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Experiences the new lounges at Dudy Noble

 

From left are Andy Greenhaw, Laura Greenhaw, Chad Dackus and Allen Greenhaw hanging out at the One Tortilla Grill lounge in the outfield of Dudy Noble Field during Mississippi State's weekend home baseball series against Vanderbilt. The outfield lounges sport a different look this year but provide much of the same feel as the old days.

From left are Andy Greenhaw, Laura Greenhaw, Chad Dackus and Allen Greenhaw hanging out at the One Tortilla Grill lounge in the outfield of Dudy Noble Field during Mississippi State's weekend home baseball series against Vanderbilt. The outfield lounges sport a different look this year but provide much of the same feel as the old days. Photo by: Luisa Porter/Dispatch Staff

 

Brett Hudson

 

 

A walk around the outfield of the so-called new Dudy Noble Field still invokes most of the same sensory experiences from the old one.  

 

The voice of Jim Ellis is heard on radios throughout several lounges; the classic Left Field Lounge Lizard sign remains prominently displayed, with a Mississippi State tarp hanging over a lounge to its left; smoke from grills floats over the concourse that circles the entire outfield. 

 

Sight is the only sense that's tipped off to the new environs. Gone are the homemade wooden structures that used to make up this outfield seating area; the only true woodwork is that which fans brought with them to personalize their lounges with custom seats. It is those wooden seats that embody both sides of the new outfield -- containing many of the parts of the old and revered, yet there's still something different about it all. 

 

Conversations with MSU baseball fans taking in the first two weeks of home games at the new stadium showed a similar sense over the new surroundings -- enough personal flair to jog the memories from decades ago, yet balanced with the sense of something missing. 

 

"It takes some getting used to because we had our routines down pat and all that," Lamar Benson, 61, said from his lounge during the March 9 doubleheader against Utah Valley, which MSU split. "When you've been doing something for 30 years, you kind of want to keep doing it." 

 

To the veterans of the outfield -- Benson included, having been a regular since 1986 -- the differences are obvious. The structures fans used to populate the outfield with were part of the show, almost all of them unique in some way. Benson's lounge used to be a trailer with three levels of elevated seating. Now all lounges have very similar seating areas and sizes, all structured in the same way. 

 

Those new lounges have affected some differently than others. Chad Dackus, 46, said his lounge, which he splits with Benson and others just right of center field, has less space than it did in previous seasons, but Benson pointed out they no longer have a wall obstructing their view of most of left field.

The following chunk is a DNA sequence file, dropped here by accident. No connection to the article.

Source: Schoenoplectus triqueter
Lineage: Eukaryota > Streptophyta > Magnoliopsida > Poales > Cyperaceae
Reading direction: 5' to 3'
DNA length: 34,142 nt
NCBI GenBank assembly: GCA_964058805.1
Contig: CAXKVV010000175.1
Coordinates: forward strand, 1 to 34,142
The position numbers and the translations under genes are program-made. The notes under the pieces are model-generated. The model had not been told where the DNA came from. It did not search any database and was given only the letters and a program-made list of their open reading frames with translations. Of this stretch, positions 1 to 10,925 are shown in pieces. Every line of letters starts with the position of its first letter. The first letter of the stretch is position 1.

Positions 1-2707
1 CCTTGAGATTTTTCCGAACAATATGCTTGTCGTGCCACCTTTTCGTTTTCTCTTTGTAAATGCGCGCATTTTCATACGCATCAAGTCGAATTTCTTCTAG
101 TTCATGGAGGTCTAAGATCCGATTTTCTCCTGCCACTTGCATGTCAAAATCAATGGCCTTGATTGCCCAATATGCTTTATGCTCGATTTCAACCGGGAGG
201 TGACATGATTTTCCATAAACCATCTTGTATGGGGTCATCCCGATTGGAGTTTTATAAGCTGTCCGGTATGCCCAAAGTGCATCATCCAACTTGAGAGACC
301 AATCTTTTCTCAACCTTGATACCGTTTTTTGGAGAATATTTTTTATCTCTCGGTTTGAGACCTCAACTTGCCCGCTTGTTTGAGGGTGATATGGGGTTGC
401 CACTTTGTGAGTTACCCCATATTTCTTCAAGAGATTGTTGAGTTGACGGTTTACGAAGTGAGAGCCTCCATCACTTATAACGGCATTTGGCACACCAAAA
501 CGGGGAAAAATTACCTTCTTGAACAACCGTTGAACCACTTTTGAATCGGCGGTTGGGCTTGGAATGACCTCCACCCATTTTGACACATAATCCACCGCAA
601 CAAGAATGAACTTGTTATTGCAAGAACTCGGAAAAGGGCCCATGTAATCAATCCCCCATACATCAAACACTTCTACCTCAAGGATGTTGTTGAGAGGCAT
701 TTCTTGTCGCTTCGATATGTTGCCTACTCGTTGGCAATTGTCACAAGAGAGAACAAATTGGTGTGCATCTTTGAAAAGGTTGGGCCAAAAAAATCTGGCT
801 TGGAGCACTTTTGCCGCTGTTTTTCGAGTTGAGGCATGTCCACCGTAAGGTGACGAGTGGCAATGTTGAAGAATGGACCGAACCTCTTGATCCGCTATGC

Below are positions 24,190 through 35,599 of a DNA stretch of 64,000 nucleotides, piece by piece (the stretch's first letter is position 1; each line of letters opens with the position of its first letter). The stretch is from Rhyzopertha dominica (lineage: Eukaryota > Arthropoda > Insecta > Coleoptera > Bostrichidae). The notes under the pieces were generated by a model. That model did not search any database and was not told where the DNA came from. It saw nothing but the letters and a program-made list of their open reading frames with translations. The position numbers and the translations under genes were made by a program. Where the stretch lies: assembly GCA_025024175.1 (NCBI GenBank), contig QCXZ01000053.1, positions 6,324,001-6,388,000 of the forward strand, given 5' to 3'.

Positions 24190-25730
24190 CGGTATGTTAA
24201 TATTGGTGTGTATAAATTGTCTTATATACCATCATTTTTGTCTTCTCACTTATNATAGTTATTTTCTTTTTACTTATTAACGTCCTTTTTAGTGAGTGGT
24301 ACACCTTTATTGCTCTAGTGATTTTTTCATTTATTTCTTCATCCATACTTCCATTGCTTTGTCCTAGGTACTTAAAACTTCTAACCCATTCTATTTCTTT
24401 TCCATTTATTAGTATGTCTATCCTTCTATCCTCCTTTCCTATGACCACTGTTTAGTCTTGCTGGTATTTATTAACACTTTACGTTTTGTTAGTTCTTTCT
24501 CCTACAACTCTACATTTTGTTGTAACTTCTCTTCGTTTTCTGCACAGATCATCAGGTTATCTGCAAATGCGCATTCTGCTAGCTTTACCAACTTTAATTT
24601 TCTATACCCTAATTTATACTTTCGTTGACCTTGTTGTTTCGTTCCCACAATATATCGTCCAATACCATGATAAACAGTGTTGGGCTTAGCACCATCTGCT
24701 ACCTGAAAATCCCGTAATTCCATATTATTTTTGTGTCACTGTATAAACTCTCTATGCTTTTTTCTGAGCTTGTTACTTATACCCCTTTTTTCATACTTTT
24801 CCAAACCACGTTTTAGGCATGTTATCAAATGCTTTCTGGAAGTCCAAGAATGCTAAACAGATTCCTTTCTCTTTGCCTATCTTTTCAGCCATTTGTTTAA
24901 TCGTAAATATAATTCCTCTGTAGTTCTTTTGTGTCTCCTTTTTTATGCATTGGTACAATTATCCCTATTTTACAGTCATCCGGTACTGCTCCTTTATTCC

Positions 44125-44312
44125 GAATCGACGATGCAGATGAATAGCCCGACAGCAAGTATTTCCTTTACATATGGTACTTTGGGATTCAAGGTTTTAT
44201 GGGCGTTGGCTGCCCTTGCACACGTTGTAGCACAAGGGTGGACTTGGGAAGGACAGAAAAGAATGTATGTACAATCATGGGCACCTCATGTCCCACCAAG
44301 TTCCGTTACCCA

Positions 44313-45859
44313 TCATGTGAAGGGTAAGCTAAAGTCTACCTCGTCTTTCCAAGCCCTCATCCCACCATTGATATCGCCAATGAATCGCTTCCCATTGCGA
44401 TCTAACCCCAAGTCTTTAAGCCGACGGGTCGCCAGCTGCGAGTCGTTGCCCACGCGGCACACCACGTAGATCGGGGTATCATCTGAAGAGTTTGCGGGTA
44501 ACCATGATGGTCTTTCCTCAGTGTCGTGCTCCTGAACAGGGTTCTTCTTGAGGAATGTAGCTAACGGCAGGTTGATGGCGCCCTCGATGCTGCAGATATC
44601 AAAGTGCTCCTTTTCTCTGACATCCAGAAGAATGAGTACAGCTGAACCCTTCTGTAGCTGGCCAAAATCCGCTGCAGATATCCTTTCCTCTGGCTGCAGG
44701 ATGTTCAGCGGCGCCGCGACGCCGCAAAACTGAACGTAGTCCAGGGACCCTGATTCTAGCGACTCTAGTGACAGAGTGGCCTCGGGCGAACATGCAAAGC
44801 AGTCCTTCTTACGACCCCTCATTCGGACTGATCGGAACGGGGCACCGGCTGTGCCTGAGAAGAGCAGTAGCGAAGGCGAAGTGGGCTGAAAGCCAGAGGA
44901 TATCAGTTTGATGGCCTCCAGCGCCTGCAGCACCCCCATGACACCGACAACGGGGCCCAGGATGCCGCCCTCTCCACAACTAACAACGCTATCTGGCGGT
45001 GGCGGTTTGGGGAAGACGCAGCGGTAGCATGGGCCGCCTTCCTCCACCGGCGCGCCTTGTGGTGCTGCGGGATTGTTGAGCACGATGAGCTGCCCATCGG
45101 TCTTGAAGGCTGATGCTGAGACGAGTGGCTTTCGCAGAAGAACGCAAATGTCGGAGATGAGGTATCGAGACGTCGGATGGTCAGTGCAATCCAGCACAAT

The lounges also give the best view of the benefits -- the new grandstands that serve as their backdrop, with more coming as construction continues to Opening Day 2019. Besides, they know not all has been lost. 

 

"When they get this place finished, it'll be the best in the nation by far," Dackus said. "We're given a lot of liberties as far as what we can do and what we can bring in. They're still unique. It's just different." 

 

 

 

One Tortilla Grill 

 

Dackus and Benson were part of the crew that wasted no time making their lounge their own, beginning with the sign announcing its name: the One Tortilla Grill. 

 

The story goes back to Super Bulldog Weekend last year. Their grill was the subject of a television camera coming back from a commercial break, and commentator Bart Gregory had an observation: in a crowd of hot dogs, sausage and the like, there was one tortilla. Gregory couldn't help but wonder who would receive the tortilla; the answer was a woman in the lounge that day who was making herself a wrap. But the answer wasn't as important as the nickname that came from the televised sequence. Now they have a red sign hanging on some lounge fencing with One Tortilla Grill printed over the top in white, sporting signatures of all of the lounge's visitors -- sports writers included. 

 

There is more to come. A black box in the lounge contains, among other things, a white bat with a cowbell on it Dackus made as a MSU graduate student and a paper towel rack prominently featuring mascot Bully.  

 

There is still more to come in the lounges around them, too; on the second level of lounges not far behind the One Tortilla Grill, some lounges are soon to be awarded to student organizations, next to some already in use by fraternities.  

 

Dackus was confident the weekend's series and Southeastern Conference opener against Vanderbilt was "going to be nuts." Energy of that ilk remains present in the new outfield, some of it ironically based in the new amenities. Dackus is a fan of the concourse that wraps around the stadium yet always providing a view of the field. Benson likes the on-site ice sales for lounge coolers. 

 

In the Dudy Noble outfield, there is just as much to like as there is to get used to. 

 

"The stadium is great. I love it," Benson said. "... I don't know if it'll ever feel the way it was. 

 

"Everybody I know is the same way," he added. "We know it's not going to change, we might as well do it."

 

 

 

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